A focused review of the data and a detailed discussion should be done with the intent of answering two questions: What do we want to negotiate? What is our leverage? Choose several concrete goals and prioritize which is most important. Reviewing existing contracts for such items as days the payer has to pay the claim, claim denial dispute procedures, the fee schedule, notice periods and contract renewal options will identify contract provisions and clauses that need to be negotiated. Determining your leverage is necessary to determine your value in different areas. As noted in the quote from Jim Rohn, this is how
PSG SoMe Update you can negotiate for the best rates and terms. You must differentiate yourself and show your value to the carrier, the patients, and the community if you wish to be fully compensated. Examples of leverage are caring for a large percentage of the carrier’s patients, high quality, and low costs. Contract negotiating guides will expand on these concepts.
PSG Social Media Ambassador’s have been working hard to generate meaningful content on our Facebook, Twitter and Instagram. Since the launch of our Social Media Ambassador program in March, the Ambassador’s have covered content on COVID-19, Telehealth, IBS and Celiac Disease Awareness, and more! Engagement on our social channels have increased exponentially since the launch of the Ambassador program, and we are excited to continue that forward momentum with the advent of some new features you will start to see on our social channels very soon. In the meantime, remember to follow @PAGastroSoc on Facebook, Twitter and Instagram to see what our Ambassador’s are up to! #PAGastro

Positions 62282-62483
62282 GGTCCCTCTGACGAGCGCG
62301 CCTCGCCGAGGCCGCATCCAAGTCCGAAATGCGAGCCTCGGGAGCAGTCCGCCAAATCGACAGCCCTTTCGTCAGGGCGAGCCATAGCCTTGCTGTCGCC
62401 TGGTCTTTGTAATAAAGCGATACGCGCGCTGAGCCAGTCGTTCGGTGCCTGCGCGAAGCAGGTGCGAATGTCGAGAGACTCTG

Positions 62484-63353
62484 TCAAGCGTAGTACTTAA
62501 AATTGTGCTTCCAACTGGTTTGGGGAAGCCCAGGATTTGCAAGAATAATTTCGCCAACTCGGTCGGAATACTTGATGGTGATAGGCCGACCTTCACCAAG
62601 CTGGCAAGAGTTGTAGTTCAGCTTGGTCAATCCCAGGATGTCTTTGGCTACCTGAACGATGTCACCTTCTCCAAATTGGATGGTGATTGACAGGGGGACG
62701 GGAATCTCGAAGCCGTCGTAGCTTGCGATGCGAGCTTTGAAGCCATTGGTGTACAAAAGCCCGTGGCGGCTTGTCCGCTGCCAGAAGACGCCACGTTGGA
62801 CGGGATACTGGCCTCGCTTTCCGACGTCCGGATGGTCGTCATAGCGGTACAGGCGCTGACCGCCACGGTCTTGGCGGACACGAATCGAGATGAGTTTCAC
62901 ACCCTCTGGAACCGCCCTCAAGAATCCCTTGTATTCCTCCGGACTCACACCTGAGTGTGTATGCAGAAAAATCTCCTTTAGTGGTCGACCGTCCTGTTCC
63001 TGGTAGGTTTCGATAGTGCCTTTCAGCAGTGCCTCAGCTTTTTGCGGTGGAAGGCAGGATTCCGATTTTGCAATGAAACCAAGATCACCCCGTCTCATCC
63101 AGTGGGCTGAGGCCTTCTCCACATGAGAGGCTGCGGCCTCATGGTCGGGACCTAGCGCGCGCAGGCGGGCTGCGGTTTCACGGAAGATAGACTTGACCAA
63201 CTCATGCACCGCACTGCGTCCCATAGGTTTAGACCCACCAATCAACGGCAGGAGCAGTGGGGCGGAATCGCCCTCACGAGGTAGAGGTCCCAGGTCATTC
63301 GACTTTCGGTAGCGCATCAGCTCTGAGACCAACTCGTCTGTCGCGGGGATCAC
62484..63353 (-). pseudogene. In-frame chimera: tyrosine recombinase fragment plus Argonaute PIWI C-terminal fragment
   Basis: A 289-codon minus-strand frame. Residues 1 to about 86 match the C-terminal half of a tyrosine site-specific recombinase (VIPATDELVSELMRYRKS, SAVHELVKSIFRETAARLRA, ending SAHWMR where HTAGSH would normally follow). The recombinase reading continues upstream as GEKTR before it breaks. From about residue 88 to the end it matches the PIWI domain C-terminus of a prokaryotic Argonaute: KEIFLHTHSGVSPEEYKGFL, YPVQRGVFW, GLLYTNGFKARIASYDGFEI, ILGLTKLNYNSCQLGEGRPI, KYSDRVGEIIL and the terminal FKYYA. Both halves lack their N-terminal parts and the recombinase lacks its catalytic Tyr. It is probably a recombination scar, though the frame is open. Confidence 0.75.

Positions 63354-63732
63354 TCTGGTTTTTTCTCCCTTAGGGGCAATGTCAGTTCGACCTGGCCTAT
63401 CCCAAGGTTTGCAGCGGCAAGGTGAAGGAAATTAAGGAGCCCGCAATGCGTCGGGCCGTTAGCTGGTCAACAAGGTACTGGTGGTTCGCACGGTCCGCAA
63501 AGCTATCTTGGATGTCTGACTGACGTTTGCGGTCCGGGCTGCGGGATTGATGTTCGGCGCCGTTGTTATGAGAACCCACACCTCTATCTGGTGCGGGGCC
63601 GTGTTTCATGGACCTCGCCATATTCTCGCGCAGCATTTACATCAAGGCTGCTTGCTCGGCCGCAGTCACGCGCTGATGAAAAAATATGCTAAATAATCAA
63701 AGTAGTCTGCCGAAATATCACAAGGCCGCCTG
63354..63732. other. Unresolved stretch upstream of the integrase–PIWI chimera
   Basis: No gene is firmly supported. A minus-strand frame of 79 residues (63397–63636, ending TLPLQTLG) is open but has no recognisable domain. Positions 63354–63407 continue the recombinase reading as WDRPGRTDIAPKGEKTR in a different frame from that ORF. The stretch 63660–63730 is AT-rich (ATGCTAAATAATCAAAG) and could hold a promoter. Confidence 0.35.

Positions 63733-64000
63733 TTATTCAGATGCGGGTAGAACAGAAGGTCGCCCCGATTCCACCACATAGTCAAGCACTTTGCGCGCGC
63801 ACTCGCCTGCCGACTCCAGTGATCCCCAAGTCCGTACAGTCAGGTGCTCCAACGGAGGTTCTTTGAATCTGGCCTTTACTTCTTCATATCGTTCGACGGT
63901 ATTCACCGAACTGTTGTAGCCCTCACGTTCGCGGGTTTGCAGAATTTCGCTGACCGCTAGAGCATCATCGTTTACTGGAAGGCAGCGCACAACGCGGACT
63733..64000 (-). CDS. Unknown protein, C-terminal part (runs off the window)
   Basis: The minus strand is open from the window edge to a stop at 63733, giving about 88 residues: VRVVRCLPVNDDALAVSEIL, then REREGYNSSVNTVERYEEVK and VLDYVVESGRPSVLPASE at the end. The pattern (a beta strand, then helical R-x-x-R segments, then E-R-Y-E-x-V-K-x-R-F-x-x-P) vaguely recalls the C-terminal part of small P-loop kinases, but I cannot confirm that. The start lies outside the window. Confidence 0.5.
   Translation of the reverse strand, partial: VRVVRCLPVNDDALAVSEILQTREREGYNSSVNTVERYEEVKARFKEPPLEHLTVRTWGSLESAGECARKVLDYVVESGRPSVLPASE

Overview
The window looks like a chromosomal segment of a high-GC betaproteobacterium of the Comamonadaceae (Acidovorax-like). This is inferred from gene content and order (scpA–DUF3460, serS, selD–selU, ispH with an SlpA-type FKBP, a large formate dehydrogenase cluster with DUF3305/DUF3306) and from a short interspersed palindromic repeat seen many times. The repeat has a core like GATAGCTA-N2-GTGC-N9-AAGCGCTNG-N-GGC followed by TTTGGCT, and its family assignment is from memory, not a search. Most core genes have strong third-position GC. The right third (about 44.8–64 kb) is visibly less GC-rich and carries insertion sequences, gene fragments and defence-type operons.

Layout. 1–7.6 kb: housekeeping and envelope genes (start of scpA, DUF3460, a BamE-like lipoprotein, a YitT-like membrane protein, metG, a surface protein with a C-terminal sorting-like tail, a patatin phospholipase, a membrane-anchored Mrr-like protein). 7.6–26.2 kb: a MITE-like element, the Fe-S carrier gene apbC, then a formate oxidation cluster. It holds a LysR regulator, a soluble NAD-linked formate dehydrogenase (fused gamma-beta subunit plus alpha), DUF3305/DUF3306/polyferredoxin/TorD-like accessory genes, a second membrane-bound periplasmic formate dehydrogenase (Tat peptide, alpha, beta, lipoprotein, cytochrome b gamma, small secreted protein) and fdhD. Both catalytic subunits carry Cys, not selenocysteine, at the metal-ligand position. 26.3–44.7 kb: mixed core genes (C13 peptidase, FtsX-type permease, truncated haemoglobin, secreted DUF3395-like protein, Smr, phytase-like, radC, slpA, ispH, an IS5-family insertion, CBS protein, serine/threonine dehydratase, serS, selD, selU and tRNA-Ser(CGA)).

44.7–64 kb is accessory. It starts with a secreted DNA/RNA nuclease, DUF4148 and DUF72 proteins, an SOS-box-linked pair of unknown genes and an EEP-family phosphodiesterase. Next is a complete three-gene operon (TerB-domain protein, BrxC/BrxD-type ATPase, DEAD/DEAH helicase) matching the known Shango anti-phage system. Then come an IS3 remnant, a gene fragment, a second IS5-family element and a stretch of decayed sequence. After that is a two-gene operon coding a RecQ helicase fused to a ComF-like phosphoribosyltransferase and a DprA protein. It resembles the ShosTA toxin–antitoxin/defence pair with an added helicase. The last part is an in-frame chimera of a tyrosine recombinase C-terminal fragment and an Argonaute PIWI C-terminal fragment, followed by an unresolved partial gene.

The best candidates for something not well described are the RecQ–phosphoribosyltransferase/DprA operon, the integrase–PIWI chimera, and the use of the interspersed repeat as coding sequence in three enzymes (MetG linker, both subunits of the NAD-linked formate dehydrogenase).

It is important to realize that negotiation is a process. Many negotiation guides exist but basic principles are similar. Several meetings between you and the carrier are necessary so that each side can listen to the issues on the table and build a relationship. pre-established goals facilitate the needed give and take which result in final agreement. Contract acceptance in your practice may require a group approval, so this concrete list of prioritized goals developed at the time of review can help prevent stalemates. After agreement, a careful review of the contract for accuracy is needed. All terms should be defined in an appendix. A debriefing with the team helps define ways to improve the process for the next cycle. And finally, you should try your best to build a longterm relationship to facilitate future negotiations. It is expected that major changes are coming soon and we need to move now to successfully adapt to this next normal.
‘Celiac Update’ by Keerthi Kesavarapu, DO
$/Personal Finance Ravi Ghanta, MD, PSG President @RAVIGHANTA5
this has actually exposed many of the financial weaknesses prevalent amongst highly paid doctors.